Ashoka also had his devotion to caring for his people inscribed in stone, saying that they were like his children, and that there was no work more rewarding to him than looking out for their welfare. He caused fruit and shade trees to be planted and wells dug to provide places of rest and nourishment for travelers, and he provided medical treatment for humans and animals. He wrote that he had instructed his officials to be fair and impartial, and that he would send inspectors to make sure that they were. He also announced that he had sent people to teach the dharma across his kingdom.
In addition to having the stone inscriptions created, Ashoka gave financial support to monks, built monasteries, and made pilgrimages to important sites in the life of the Buddha, such as his birthplace, the place of his enlightenment, and the location of his first sermon. Following his lead, pilgrimages to these sacred places became a favored practice among Buddhist devotees, and eventually large monastery complexes grew up on these sites.
According to legend, Ashoka gathered the remains of the Buddha and redistributed them to 84,000 stupas throughout his empire. Legends also say that he convened the Third Buddhist Council, to reaffirm the rules of monastic discipline, eliminate some monks whose conduct was deemed unacceptable, and reunify the other disparate communities of Buddhist monks. He also sent missionaries to spread word of Buddhism to other lands, including a son, Mahinda, who was a monk, and a daughter who was a nun.
Within fifty years after Ashoka's death, the Mauryan Empire fell, but rulers of various Indian kingdoms continued to support Buddhism. A body of legends about his life and rule emerged and spread to other Buddhist countries, persisting for centuries, and later rulers sometimes modeled themselves after Ashoka. The method of inscribing one's intentions in stone, which also served to mark one's territory (and probably was in use before Ashoka's time), became a standard political strategy in South Asia.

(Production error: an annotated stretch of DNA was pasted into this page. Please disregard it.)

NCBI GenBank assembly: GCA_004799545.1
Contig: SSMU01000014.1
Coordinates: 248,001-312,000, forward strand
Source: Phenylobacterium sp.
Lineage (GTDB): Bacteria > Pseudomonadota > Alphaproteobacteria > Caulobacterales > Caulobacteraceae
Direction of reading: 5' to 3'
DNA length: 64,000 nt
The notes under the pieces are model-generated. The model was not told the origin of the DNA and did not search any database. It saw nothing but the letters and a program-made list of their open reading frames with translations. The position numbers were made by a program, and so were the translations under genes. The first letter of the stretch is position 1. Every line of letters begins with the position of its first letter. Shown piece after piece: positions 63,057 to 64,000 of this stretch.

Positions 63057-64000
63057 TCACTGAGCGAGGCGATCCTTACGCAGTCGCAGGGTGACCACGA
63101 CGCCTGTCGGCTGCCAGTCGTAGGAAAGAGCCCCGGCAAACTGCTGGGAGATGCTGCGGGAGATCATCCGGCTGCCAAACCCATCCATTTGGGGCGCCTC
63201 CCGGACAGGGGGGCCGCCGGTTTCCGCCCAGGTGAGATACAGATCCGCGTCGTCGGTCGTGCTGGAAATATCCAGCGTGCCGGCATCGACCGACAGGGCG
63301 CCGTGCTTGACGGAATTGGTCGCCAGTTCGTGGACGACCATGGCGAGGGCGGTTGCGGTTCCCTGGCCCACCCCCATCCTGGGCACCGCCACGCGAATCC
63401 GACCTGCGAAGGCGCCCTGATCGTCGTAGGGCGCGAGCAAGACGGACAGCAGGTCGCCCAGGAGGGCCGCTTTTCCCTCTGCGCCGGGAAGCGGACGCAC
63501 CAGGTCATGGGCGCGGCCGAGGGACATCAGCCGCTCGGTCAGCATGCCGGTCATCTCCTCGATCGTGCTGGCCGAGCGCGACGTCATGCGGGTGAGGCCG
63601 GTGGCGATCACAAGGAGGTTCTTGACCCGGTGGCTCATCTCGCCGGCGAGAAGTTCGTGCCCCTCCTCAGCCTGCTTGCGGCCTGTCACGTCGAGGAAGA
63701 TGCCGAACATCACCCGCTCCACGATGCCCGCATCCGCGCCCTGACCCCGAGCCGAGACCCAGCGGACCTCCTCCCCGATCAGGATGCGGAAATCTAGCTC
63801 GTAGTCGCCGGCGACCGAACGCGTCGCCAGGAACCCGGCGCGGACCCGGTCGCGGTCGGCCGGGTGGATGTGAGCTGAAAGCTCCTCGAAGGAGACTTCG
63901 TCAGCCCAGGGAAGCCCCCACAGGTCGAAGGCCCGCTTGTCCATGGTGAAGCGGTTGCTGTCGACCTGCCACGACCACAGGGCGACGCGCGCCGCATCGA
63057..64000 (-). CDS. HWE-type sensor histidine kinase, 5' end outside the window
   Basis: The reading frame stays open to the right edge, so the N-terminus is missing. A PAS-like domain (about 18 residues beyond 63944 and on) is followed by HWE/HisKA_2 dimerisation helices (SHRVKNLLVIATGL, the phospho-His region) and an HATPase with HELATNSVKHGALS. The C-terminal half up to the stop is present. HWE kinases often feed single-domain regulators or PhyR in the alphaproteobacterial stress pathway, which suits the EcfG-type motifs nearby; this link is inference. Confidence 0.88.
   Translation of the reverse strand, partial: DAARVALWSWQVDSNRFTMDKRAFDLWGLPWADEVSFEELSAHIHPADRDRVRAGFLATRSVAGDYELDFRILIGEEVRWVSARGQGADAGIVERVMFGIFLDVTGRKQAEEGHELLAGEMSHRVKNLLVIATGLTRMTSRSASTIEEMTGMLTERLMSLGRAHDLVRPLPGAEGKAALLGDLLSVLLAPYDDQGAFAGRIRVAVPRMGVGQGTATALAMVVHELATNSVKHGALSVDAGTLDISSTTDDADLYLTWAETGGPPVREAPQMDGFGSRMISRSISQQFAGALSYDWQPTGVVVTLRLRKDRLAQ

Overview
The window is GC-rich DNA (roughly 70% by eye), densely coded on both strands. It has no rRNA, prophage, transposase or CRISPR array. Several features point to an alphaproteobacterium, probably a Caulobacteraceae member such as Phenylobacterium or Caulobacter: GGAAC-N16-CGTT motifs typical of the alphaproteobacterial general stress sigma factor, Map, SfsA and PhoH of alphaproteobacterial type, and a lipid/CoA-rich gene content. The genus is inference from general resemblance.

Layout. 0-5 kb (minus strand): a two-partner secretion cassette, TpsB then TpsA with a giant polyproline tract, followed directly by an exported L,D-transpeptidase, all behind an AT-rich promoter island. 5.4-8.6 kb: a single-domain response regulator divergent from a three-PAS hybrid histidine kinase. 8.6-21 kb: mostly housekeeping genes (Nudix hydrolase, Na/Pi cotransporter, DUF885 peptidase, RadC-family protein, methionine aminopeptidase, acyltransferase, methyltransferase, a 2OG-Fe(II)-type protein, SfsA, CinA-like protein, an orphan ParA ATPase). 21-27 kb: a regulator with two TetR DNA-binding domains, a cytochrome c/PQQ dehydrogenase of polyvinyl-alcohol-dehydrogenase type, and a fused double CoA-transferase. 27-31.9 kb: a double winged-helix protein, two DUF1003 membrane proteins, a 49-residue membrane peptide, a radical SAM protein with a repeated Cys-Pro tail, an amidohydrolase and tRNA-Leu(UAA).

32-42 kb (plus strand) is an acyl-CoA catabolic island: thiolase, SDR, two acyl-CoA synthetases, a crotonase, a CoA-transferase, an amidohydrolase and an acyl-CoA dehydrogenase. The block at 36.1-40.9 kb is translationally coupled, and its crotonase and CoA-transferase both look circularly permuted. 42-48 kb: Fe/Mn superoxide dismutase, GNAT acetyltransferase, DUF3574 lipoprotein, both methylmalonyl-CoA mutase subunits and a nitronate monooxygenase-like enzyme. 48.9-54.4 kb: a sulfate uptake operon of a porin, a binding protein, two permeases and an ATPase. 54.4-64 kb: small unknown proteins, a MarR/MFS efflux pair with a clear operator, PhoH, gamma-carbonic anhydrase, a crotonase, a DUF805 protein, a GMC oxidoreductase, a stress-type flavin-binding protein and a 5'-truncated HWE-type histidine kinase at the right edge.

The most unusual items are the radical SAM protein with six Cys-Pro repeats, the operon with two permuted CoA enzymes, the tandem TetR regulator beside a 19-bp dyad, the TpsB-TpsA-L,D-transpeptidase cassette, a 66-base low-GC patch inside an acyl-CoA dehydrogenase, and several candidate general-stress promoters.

By the end of the 12th century C.E., Buddhism had virtually died out in India. A variety of factors are responsible for this, including a resurgence of Hinduism, which incorporated many of the innovations of Buddhism, and the Muslim invasions. In the meantime, Buddhism had become well-established in Southeast Asia, Tibet, China, Korea, and Japan.
As Buddhism spread throughout Asia, rulers of other countries took Ashoka as a model, and many regarded him as the exemplary Buddhist ruler. In powerful kingdoms within the countries we now call Sri Lanka, Burma (Myanmar), Thailand, Cambodia, Laos, Korea, Japan, and Tibet, Buddhism was established and grew with the benefit of official support similar to the support that Ashoka had given, including contributions of land, buildings, and other endowments. Buddhism was attractive to rulers because Buddhism was popular with the people, and because support of Buddhism could help legitimate their rule. It is also possible that rulers were attracted by the fact that both Siddhartha Gautama and Ashoka were scions of powerful military and governing families.
Some rulers were even thought of, or thought of themselves as, living deities, as chakravartin-raja, or wheel-turning kings. The term, which originated in pre-Buddhist India, first referred to a universal ruler who would bring morality and peace to the entire world. Within Buddhism, the term originally referred to one who renounced the role of ruler, as the Buddha had done. The term later was applied to Ashoka, who had spread the dharma but continued to rule as a king, not a monk. In China the Buddhist emperor Wu of the Liang dynasty (r. 501-549 C.E.) was called a cakravartin-raja because of his generous support of Buddhism. In contrast, the Empress Wu of the Tang dynasty (r. 684-704 C.E.) called herself a cakravartin-raja, and even had a scripture fabricated by her lover, a Buddhist monk, to legitimate her right to rule.
In the modern age, Buddhism is characterized by its diversity. In some countries it is a cultural institution. In some it is deeply engaged in political conflicts. Some governments that are in conflict with Buddhism have tried to destroy it. In others countries, Buddhism is just becoming established or evolving in new forms.